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Mon, Jan. 27

City manager isn’t surprised by Council’s decision

John Dougherty, Kingman City Manager, reviews documents during a City Council meeting. His contract, which expires at the end of November, was not renewed by Council at Tuesday’s meeting.
Photo by Hubble Ray Smith.

John Dougherty, Kingman City Manager, reviews documents during a City Council meeting. His contract, which expires at the end of November, was not renewed by Council at Tuesday’s meeting.

KINGMAN – It wasn’t easy finding a city manager with John Dougherty’s experience and qualifications, so it was a surprise to some that City Council voted against renewing his contract at Tuesday’s meeting.

Dougherty, 58, underwent a performance evaluation in early September and said he found the results “shocking,” so he wasn’t as surprised by Council’s decision. His contract expires at the end of November.

When he took the job as Kingman city manager in 2013, Dougherty said he looked forward to working with then-Mayor Janet Watson and the Council. He said his strong suit was finances.

“While there is a lot of work to do here in Kingman, I wouldn’t have it any other way,” he said. “I see a lot of potential that has yet to be realized here and I look forward to working with the community to achieve great things.”

City Council scheduled a special meeting at 8 a.m. today at Kingman Police Department to discuss the recruitment process for a new city manager. It generally takes at least four months to fill the position, and another month or two before the person starts the job.

Dougherty was an exceptional communicator, team player and city manager, former Mayor Richard Anderson said. He was an “exceptional” hire after two previous city managers who were good people, but without the scope of Dougherty’s expertise.

“A sad day for Kingman,” Anderson said in a message to the Daily Miner. “I hope the City Council wakes up and corrects this unbelievable decision.”

Mayor Monica Gates and Councilman Travis Lingenfelter issued statements on Facebook wishing Dougherty “the best in his future endeavors.”

Lingenfelter made the motion against renewing Dougherty’s contract after Council met in closed session. Vice Mayor Jen Miles seconded the motion, and it passed 6-1 with Councilman Stuart Yocum opposed.

Neither Gates nor Dougherty responded to a request for comments from the Daily Miner about the performance evaluation or progress made during his time as city manager.

Dougherty was chosen for the job over Lingenfelter, a Kingman native with a rich family background, and Utah’s Konrad Hildebrandt. His starting salary was $115,000, and his contract was renewed for $127,000 in 2015.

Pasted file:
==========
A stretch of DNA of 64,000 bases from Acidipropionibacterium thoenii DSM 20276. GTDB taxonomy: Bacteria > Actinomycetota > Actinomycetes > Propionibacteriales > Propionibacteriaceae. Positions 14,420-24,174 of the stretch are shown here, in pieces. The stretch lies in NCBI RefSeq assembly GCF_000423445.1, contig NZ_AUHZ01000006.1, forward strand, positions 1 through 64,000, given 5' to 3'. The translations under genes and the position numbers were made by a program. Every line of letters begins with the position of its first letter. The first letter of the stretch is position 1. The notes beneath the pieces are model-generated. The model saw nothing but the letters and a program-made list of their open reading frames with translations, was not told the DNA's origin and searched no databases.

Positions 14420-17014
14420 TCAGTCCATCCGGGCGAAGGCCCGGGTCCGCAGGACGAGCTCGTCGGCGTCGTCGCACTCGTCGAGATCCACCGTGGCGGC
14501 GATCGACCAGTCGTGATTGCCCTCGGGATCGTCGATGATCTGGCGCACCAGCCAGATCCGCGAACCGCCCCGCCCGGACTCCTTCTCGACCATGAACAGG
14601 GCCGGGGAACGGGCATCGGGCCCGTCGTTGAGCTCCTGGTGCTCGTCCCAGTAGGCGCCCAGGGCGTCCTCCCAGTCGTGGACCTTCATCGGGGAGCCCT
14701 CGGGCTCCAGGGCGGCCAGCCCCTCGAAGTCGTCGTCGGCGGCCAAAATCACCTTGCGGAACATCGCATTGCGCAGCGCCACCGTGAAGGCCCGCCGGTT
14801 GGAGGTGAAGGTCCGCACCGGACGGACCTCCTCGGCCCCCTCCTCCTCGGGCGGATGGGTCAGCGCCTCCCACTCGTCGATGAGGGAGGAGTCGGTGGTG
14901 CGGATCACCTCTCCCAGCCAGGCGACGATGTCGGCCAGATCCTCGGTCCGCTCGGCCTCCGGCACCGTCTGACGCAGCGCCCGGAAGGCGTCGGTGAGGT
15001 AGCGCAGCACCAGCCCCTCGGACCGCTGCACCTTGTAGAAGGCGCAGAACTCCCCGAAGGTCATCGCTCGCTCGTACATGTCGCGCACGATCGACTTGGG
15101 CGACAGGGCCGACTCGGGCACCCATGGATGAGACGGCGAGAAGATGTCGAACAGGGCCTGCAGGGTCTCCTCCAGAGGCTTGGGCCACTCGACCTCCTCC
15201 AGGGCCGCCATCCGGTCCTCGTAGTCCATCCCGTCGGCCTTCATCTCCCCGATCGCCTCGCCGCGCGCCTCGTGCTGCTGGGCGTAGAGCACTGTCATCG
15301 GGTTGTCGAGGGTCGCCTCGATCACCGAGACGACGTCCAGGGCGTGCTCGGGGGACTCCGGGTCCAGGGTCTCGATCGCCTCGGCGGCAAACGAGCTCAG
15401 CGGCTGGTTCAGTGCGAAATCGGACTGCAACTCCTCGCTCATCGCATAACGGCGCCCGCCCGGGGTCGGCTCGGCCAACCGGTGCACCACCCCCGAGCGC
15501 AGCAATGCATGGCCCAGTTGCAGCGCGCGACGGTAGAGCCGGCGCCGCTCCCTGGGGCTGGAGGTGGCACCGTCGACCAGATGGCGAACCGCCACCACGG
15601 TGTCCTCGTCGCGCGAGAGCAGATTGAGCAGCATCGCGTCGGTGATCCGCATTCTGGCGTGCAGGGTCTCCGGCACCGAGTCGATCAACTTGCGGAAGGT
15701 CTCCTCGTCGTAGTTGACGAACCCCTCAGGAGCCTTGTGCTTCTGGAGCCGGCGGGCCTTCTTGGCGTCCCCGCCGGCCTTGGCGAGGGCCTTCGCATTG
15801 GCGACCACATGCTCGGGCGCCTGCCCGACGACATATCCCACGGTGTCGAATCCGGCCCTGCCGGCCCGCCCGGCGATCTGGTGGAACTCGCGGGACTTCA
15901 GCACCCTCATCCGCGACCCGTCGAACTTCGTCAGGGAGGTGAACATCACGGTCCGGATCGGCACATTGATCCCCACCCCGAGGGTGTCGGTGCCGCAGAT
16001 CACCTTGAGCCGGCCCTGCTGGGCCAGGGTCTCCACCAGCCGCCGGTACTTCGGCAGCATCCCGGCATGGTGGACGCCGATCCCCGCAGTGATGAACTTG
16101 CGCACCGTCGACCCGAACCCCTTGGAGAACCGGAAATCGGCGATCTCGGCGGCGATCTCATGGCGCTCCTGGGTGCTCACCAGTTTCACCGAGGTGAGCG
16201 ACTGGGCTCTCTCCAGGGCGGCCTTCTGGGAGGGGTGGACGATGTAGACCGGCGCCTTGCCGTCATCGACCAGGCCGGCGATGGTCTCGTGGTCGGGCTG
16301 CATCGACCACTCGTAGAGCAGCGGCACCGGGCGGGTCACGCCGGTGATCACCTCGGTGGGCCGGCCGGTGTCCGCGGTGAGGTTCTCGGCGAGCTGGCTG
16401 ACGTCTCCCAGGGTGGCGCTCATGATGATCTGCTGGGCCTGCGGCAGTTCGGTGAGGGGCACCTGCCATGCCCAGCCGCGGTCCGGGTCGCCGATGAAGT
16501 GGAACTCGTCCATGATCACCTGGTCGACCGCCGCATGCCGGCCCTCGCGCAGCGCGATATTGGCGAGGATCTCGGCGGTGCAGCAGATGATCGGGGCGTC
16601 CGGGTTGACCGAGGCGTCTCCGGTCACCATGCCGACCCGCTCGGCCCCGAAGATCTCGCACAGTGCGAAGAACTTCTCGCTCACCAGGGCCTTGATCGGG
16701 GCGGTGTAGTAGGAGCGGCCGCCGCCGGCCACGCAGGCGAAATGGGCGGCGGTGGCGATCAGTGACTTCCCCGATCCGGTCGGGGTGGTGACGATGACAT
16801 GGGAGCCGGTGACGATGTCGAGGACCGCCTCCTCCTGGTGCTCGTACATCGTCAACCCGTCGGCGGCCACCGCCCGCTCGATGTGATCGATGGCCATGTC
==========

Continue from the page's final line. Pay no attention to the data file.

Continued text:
Gregg Martin, president and chief executive officer of Kingman Area Chamber of Commerce, said he developed a good working relationship with Dougherty on projects such as economic and business development and decisions pertinent to the Chamber’s business members.

“He was always accessible, always listened and was always helpful,” Martin said Thursday. “The relationship I experienced with John has always been positive.”

The Chamber’s relationship with the city is obviously important, and Dougherty made himself available to hear the issues, Martin said.

“It’s always difficult when these things come up,” he said. “What I do hope is when there are significant changes – and this is certainly one of them – that there will be some big opportunities to come from it.”

Anderson said he’s seen growth in Kingman’s population and business base in the nine years he’s lived here, and he’s also seen a backlog of infrastructure and maintenance due to lack of resources.

“The City Council is responsible for guidance, providing resources and making decisions on items brought to it,” he said. “The Council is not charged with making day-to-day operational decisions. It is important that Council members meet with the city manager to discuss issues and provide input.”

Dougherty and his wife, Ruthanna, were active in the community, more so than previous city managers, Anderson said. He was a dedicated public servant who did the job he was hired to do with the resources provided.

“I am curious as to the performance metrics this Council has established and how these were considered in their decision,” Anderson said.

Originally from Peoria, Illinois, Dougherty came to Kingman with nearly 25 years working in human resources, risk management, city clerk, city treasurer and economic development.

He wrote and administered grants, negotiated labor contracts and was a liaison on governmental committees.

Dougherty received a bachelor’s degree in business administration from Illinois Central College in Peoria, and a bachelor’s in political science from Eastern Illinois University in Charleston, Illinois.

He returned to Peoria and was hired in the county administrator’s office, working at various positions while he pursued his master’s degree in political science with a focus on public administration at Western Illinois University.

He took a position as village administrator in Hebron, Ohio, then moved on to city administrator in Oconto Falls and Reedsburg, Wisconsin. He was fired from the Reedsburg job in 2011, according to the Reedsburg Times-Press.

Just before coming to Kingman, he worked as an independent contractor for a municipal consulting firm.

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